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Pioneer PerformancesStaging the Frontier$
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Matthew Rebhorn

Print publication date: 2012

Print ISBN-13: 9780199751303

Published to Oxford Scholarship Online: May 2012

DOI: 10.1093/acprof:oso/9780199751303.001.0001

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Edwin Forrest's Redding Up

Edwin Forrest's Redding Up

Elocution, Theater, and the Performance of the Frontier

Chapter:
(p.24) Chapter One Edwin Forrest's Redding Up
Source:
Pioneer Performances
Author(s):

Matthew Rebhorn

Publisher:
Oxford University Press
DOI:10.1093/acprof:oso/9780199751303.003.0002

This chapter begins telling an alternative story of the theater by exploring the actor Edwin Forrest's “redding up” in 1829 when playing the title role in John Augustus Stone's Metamora, or, The Last of the Wampanoags, which recounts the story of the Indian chief who fought the British in what is called King Philip's War (16751676). Unlike the broad-brushstroke categorization of the Indian play as a tool of Manifest Destiny that critics have advanced, this chapter discovers the foundational role that Forrest played in crystallizing the transgressive genealogy of the frontier, which he articulated, in this instance, as “savage” passion and social formlessness. He implicitly opposed this to the sterile reason and social policing inherent in what Jay Fliegelman has called the European “elocution revolution,” which attempted to codify the rules of rhetoric in the early nineteenth century. Forrest's “savage” performative practices were strategically accessed by Native Americans when the play was put on in Boston, Massachusetts, and Augusta, Georgia. Their rescripting of these practices demonstrates how this idea of the frontier could be redeployed both to bolster and disrupt hegemonic Anglo-American culture.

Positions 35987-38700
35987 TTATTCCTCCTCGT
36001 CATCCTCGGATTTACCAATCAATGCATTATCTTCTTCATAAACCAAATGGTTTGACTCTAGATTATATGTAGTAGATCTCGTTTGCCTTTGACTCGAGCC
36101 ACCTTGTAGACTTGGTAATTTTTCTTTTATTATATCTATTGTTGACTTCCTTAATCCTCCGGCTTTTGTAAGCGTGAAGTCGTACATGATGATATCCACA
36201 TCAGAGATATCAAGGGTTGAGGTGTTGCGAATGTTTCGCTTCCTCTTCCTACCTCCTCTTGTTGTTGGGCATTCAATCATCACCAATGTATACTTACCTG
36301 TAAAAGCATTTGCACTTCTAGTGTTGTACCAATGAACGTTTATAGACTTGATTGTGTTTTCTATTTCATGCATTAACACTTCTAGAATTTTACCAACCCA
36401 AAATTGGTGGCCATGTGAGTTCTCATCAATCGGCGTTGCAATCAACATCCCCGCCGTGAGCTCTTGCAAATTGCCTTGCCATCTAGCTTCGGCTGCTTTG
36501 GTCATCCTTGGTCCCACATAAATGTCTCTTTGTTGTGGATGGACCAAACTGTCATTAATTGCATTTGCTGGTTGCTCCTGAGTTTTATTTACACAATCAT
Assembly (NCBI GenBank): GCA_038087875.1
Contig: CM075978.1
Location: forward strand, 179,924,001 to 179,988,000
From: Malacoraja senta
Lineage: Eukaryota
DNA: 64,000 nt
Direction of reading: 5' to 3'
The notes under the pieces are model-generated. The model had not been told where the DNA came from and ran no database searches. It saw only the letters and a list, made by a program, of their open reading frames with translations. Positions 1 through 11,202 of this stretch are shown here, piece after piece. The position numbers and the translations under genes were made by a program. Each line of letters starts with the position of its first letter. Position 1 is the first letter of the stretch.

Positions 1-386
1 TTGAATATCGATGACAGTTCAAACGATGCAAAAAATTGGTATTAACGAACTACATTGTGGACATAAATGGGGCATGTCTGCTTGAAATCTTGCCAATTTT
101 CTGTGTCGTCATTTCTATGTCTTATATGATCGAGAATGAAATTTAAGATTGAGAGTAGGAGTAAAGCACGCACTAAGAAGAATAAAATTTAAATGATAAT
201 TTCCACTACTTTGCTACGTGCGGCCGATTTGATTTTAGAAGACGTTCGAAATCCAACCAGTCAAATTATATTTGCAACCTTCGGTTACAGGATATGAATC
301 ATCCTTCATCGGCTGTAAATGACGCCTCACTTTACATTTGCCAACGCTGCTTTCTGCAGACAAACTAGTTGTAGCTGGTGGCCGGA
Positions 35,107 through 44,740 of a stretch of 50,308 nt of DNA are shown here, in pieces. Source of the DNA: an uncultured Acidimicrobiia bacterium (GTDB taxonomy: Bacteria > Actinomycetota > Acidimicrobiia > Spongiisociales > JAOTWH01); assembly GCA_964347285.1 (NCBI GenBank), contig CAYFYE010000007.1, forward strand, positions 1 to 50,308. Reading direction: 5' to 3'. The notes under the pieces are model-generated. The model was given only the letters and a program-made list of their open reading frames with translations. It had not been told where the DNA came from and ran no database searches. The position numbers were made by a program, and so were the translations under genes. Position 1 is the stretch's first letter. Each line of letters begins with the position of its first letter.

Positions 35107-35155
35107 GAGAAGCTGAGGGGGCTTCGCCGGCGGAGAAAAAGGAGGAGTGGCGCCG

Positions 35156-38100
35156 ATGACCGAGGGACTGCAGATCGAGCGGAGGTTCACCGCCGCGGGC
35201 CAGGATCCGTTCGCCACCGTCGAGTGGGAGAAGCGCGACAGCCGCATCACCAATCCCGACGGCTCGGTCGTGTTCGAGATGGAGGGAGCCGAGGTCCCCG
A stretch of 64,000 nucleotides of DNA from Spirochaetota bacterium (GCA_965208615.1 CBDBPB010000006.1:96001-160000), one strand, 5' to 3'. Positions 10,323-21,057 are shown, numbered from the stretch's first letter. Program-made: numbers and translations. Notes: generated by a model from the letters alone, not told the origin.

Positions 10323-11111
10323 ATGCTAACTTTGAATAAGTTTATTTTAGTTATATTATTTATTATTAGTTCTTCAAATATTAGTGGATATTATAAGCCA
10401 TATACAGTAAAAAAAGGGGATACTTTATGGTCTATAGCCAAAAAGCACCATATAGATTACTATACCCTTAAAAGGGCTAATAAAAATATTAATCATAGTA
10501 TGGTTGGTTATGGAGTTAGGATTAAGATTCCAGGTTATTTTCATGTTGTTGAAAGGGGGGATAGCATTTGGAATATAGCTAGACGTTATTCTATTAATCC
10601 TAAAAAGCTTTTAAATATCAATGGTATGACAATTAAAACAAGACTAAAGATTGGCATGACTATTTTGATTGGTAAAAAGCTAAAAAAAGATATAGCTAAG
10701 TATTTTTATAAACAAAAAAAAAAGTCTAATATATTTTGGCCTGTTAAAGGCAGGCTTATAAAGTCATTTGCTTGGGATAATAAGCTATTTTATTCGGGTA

Keywords:   elocution, redding up, indian plays, indian, grammar, edwin forrest, metamora, race

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